In 1890 when Pope Leo XIII wrote that “Christians are…born for combat,” he was speaking of the defensive position of Christians struggling to engage the world around them. He certainly couldn’t have predicted the bitter 2016 election cycle that has shamefully divided Christians—and particularly Catholics—of all backgrounds.
Yet sadly, his words of combat are an apt descriptor of the type of infighting that we’ve just endured over the past year.
Leo XIII, however, was no stranger to conflict. He was elected pope in 1878 and the forces of social change around him compelled a response from the Church.
That response was found in Rerum Novarum, arguably the defining legacy of his papacy, where he called on the Church to serve as a prophetic voice in the modern world—fighting for vulnerable and oppressed individuals, just working conditions and wages, and a rebuilding of Christian morality and virtue.
If there’s one thing this election has revealed, it’s that there’s a growing majority of Catholics, and young Catholics in particular, who are disaffected by the traditional tug-of-war of partisan politics and looking for a new ways to reengage the world around them.
Enter the Leonine Forum, a program from the Catholic Information Center (CIC) in the heart of Washington, D.C., which takes its inspiration from Pope Leo’s vision of a Church that serves as prophetic voice to the world around it.
Founded in 2013, the Leonine Forum gathers emerging Catholic leaders from across the nation’s capital to explore the principles of Catholic Social Teaching and their practical application in professional, political, and civic life.
Now in its fourth year, applications skyrocketed this past fall.
According to founder Mitch Boersma, “It seems that in this costly election cycle, more and more young professional Catholics from across the political spectrum are looking for new ways to engage their faith and build up a community committed to restoring virtuous leadership in our capital.”
The CIC boasts a storied history, and has long been an integral part of the D.C. Catholic scene. While it started out as a bookstore and place of spiritual direction and prayer (and has claim to being “the closest tabernacle to the White House”), in recent years it has become a second home of sorts to Catholics from across the professional realm.
While the CIC is often a stopping point for Catholic authors to give book talks and for panel discussions on recent papal documents or world events, the Leonine Forum is an essential part of CIC 2.0, if you will.
According to Boersma, both he and Father Arne Panula, the CIC’s Director, felt a keen sense that there was “a large cohort of young professionals who were yearning to deepen their understanding of their Catholic faith, and find a way to live out that faith in a city where there’s so much temptation to be pulled into partisan divides.”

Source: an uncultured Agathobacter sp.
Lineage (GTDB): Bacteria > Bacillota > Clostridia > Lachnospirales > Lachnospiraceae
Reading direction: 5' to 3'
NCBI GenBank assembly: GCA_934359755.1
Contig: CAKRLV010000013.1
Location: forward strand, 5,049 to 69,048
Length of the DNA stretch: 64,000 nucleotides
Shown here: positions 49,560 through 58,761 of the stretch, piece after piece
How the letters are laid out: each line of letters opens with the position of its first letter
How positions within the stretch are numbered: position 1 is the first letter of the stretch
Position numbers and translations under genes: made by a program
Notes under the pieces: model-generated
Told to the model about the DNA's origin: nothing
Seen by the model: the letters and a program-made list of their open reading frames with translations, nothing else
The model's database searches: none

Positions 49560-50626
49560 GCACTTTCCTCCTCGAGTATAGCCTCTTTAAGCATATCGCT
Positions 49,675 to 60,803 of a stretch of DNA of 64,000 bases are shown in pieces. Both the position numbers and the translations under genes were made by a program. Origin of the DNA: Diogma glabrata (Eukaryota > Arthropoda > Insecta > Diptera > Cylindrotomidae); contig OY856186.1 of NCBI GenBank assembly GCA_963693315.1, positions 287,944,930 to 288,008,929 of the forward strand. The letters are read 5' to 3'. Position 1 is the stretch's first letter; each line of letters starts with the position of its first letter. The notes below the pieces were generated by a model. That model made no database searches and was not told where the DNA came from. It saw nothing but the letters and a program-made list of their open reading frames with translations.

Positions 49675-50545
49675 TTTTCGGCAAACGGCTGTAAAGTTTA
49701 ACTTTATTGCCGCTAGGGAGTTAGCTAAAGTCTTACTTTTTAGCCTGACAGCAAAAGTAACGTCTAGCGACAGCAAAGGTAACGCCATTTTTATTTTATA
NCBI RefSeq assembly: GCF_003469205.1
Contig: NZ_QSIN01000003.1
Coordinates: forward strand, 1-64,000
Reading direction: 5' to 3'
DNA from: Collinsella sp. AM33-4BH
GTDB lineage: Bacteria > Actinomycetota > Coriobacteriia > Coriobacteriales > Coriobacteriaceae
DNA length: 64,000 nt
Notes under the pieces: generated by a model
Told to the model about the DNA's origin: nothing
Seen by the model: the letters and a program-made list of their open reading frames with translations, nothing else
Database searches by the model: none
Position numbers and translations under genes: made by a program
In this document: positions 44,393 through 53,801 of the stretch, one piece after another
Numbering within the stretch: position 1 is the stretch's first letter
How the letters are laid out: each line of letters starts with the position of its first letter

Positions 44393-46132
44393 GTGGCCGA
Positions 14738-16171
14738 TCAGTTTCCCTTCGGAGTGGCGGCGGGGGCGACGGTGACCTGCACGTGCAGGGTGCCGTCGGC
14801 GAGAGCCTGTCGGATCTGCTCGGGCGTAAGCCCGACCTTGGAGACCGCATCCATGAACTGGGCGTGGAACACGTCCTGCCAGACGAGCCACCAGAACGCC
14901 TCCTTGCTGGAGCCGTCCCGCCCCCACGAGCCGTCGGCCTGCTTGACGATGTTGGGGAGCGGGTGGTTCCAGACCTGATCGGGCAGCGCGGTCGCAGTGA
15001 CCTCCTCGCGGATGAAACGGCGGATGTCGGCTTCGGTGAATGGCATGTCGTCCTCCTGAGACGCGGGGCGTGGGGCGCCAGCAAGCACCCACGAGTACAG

That’s why the Leonine Forum is intent on bringing together both Catholic theologians and practitioners alike—from the likes of intellectual heavyweights such as Patrick Deneen, Chad Pecknold, Mary Eberstadt, and Charles Camosy, to those on the front lines of their respective fields, such as Jonathan Reyes, Arthur Brooks, and Kathryn Jean Lopez.
On the whole, they represent the full spectrum of how Catholics are integrating Church teaching in the public and professional realms, and provide a rare opportunity for fellows to engage with these leaders in an intimate setting.
The impressive lineup of fellows to the program past and present likewise come from across the professional spectrum – from the front lines of Catholic Relief Services and other nonprofits, finance professionals and entrepreneurs, Supreme Court clerks and Congressional aides, military and State Department personnel, doctors, lawyers, nurses, pro-life advocates, and the list goes on—all of whom take their faith seriously, and are committed to closing the gap between the intellectual tradition of their faith and its practical application
Over the course of a year, these fellows gather at the CIC to discuss how the Catholic Social Teaching can inform pressing issues such as immigration, health care policy, religious liberty, and bioethics—but as Catholics are called to do, these ideas don’t just stay in the walls of the CIC, but are coupled with spiritual development, communications training, and community service activity throughout the city.
Perhaps most importantly, the Leonine Forum provides an alternative to those that are interested in something greater than just the four-year election cycle.
And with eyes towards expanding outside the beltway, the Leonine Forum reminds us that while Catholics may not be strangers to combat, the path to eternity is better sustained through building a different kind of community that redirects the cultural currents away from the city of man and towards the city of God.